A post mortem

As I said, the show Cracker on the ABC on Saturday evening is my latest favourite Brit detective drama prior to that it was Red Cap again not strictly detective it was British soldiers stationed in Germany who were solving crime prior to that Sam in Prime Suspect and prior to that the Scottish one - the name escapes me - all of them dark and gritty and tense. Just. Love. Them.

It was the post mortem on Cracker that got me thinking about the things I have been exposed to over the course of my legal career. On the show during the post mortem various squelchy sounds were made and some assorted intestinal organs were shown. It didn't phase me to watch the gore - because I know its probably just some offal they got in and arranged for the scene.

I have seen a real post mortem on video. When I started back in law in 1996 I had to assist a crusty old prosecutor on a Coronial Inquiry. He was a real character - lots of experience but a bad marriage and a love for a drink meant he was now at the end of year public service career. He was as my friend F and I put it DW (dead wood) and posted in a place where he could supposedly do no harm except annoy the bejesus out of me that is.

I recall sitting next to him in court and I was eating a Mentos - he asked me for one and I said straight out "No!" I don't think I have ever refused anyone a breath freshener in my life - but he was really annoying the crap out of me. Its funny how I can remember being exasperated working with him but I can't recall any particular incident.

Back to the post mortem - he gave me a video of one to see as I had no experience with dead bodies and you usually have to see a few photos of the deceased during a coronial plus its worthwhile knowing what happens in the post mortem as it sheds light on the cause of death.

I took the video home and P and I watched it one evening. I thought it was a fairly good one - considering I could have got a person who might have been submerged or decayed. I got a nice clean gunshot wound in the back to a male who was in good physical shape. I knew but decided not to watch up to where they peel back the face. I watched the weighing of the various organs and I thought that was about all I needed to know. I recall the Dr performing the post mortem reminded me of Mr Bean - he even dropped the bullet on the floor.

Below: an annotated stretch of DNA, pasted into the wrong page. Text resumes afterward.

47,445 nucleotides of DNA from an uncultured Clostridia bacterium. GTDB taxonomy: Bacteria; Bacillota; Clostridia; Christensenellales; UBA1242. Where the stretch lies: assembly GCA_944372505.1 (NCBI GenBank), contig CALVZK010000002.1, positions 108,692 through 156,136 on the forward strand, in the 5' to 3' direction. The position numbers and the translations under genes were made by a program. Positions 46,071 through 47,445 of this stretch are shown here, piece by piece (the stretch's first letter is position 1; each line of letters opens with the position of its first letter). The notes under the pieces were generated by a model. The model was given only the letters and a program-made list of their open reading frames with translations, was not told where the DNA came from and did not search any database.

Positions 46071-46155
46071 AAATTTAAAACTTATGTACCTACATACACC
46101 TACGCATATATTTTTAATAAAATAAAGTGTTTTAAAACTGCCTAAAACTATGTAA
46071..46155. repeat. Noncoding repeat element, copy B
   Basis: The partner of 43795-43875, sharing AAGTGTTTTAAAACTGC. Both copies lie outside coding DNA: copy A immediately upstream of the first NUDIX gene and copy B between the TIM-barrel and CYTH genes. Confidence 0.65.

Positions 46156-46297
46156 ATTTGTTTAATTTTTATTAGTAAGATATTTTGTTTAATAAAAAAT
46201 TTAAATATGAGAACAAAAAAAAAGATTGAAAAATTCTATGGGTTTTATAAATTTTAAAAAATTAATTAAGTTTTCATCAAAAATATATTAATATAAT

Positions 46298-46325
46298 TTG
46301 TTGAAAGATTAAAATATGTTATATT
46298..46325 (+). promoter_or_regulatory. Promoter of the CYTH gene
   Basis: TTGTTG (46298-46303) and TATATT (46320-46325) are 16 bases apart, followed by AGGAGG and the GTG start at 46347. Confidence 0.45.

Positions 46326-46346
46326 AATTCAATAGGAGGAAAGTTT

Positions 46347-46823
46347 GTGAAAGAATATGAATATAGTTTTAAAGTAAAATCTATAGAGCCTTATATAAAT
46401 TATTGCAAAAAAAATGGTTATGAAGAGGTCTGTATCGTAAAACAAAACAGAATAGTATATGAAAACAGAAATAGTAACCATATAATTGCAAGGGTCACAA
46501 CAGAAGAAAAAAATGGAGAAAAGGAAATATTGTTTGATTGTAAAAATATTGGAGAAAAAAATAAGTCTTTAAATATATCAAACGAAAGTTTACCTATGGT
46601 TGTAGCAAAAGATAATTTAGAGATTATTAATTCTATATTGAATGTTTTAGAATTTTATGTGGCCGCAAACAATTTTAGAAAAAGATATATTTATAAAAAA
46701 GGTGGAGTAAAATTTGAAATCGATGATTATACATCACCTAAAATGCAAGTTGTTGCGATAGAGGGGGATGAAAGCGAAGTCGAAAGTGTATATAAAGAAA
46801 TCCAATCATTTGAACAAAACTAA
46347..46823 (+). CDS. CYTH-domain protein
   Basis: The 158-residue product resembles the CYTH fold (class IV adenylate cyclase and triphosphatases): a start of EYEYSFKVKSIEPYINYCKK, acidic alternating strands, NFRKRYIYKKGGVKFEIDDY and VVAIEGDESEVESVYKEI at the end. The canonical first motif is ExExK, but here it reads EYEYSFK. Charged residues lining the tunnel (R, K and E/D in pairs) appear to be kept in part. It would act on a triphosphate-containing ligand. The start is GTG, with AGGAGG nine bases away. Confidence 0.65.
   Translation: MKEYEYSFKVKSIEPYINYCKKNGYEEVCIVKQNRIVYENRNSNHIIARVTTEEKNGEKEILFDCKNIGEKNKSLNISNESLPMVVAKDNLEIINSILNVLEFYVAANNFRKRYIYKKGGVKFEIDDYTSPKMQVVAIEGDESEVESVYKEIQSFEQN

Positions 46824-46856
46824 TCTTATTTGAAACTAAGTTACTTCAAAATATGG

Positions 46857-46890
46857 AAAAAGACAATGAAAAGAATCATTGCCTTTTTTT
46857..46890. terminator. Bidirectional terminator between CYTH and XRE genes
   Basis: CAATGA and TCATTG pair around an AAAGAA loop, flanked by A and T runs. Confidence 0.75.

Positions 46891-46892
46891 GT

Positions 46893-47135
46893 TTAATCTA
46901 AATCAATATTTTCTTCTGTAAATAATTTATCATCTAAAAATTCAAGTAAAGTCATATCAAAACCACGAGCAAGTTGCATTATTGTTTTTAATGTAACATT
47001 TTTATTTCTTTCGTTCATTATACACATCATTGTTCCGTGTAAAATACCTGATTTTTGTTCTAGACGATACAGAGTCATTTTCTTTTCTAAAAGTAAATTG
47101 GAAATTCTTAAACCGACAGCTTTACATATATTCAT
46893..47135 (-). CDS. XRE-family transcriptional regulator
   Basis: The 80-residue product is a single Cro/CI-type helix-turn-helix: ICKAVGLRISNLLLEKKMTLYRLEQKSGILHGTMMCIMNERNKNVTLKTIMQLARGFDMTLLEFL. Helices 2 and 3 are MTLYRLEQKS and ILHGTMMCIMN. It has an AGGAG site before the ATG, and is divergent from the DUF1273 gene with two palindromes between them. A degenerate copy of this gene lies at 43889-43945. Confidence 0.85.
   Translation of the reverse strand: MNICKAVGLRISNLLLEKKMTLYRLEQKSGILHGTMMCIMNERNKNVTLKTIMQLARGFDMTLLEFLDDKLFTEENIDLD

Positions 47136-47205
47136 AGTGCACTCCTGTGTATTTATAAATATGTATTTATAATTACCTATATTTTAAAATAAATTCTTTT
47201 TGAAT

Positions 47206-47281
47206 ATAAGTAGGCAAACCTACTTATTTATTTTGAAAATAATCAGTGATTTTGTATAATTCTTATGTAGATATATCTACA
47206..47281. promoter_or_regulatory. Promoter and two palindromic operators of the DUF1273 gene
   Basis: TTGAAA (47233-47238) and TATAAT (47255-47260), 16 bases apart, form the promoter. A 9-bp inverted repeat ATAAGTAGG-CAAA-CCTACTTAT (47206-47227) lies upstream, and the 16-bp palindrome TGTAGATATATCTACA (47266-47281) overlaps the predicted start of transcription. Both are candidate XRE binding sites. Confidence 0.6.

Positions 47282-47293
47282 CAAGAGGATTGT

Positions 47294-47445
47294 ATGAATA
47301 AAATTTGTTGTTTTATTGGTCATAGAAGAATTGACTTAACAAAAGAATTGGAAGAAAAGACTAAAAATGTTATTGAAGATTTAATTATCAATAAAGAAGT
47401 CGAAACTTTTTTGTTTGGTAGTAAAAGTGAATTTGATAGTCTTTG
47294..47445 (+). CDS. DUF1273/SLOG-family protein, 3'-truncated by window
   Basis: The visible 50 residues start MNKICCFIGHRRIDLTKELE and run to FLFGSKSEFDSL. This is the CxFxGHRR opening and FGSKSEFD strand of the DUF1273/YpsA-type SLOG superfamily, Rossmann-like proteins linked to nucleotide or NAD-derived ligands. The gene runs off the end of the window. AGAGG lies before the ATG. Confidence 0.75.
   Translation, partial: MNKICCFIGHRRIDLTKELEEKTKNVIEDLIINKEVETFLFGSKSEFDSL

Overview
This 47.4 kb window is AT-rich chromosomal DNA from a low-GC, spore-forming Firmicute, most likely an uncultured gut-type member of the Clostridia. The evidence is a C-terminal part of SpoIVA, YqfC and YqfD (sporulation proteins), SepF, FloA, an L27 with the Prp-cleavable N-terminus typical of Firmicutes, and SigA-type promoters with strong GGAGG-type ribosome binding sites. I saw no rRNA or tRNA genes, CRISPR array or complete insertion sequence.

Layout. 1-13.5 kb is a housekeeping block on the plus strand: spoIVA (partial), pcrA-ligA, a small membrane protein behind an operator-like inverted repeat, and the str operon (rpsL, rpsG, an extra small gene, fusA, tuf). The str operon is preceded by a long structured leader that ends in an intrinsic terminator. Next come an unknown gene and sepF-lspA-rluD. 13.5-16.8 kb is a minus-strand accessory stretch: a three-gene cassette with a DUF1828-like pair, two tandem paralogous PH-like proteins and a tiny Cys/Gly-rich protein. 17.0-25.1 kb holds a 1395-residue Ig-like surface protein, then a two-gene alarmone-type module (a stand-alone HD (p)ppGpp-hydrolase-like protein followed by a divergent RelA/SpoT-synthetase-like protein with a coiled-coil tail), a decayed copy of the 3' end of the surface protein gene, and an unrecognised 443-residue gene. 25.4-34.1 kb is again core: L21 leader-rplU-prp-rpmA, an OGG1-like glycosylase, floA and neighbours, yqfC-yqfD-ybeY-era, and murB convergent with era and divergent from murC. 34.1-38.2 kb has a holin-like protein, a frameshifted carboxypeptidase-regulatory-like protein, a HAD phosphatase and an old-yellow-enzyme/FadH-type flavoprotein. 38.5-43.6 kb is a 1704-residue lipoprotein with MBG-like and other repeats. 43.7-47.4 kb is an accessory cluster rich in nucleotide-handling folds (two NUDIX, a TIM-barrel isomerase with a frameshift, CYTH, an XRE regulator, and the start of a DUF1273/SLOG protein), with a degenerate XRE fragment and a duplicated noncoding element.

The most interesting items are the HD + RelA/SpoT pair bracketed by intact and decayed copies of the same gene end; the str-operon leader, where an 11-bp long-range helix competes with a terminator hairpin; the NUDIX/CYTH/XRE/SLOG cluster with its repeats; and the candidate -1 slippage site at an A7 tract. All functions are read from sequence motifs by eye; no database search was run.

A year later I ran my own Coronial Inquiry - it was very sad of course it was a death in custody by suicide. I recall reading all the prisoners' letters and he had a young son. The prisoner had hung himself and he had placed all the photographs of his son in front of him like a shrine. I imagine his son was his last thought and vision. It always makes me feel so sad for his son - I hope he realised that his father loved him so much. I believe the reason he killed himself was depression caused by the fact that he could see no end to his imprisonment. I still feel the heavy heart and blackness that he must have felt when he thought he would probably be in jail for most of his adult life.

I remember a friend of the prisoner's coming to court he came in handcuffs with shackles on his hands and ankles - a physically strong young man. He is probably going to be in the system a long time too he will probably leave a middle aged man by the time he gets out.

Sometimes there are things that I have found out in the course of my career which will haunt me for my days and wonder if they will ever leave me, terrible crimes perpetrated by people against each other and I fear for the safety of my loved ones.

A couple of weeks ago I was absolutely terrified by the thought of random crime and all that might stand between complete tragedy and my family is an unlocked door or window and some terrible thing might befall us from which we may never recover.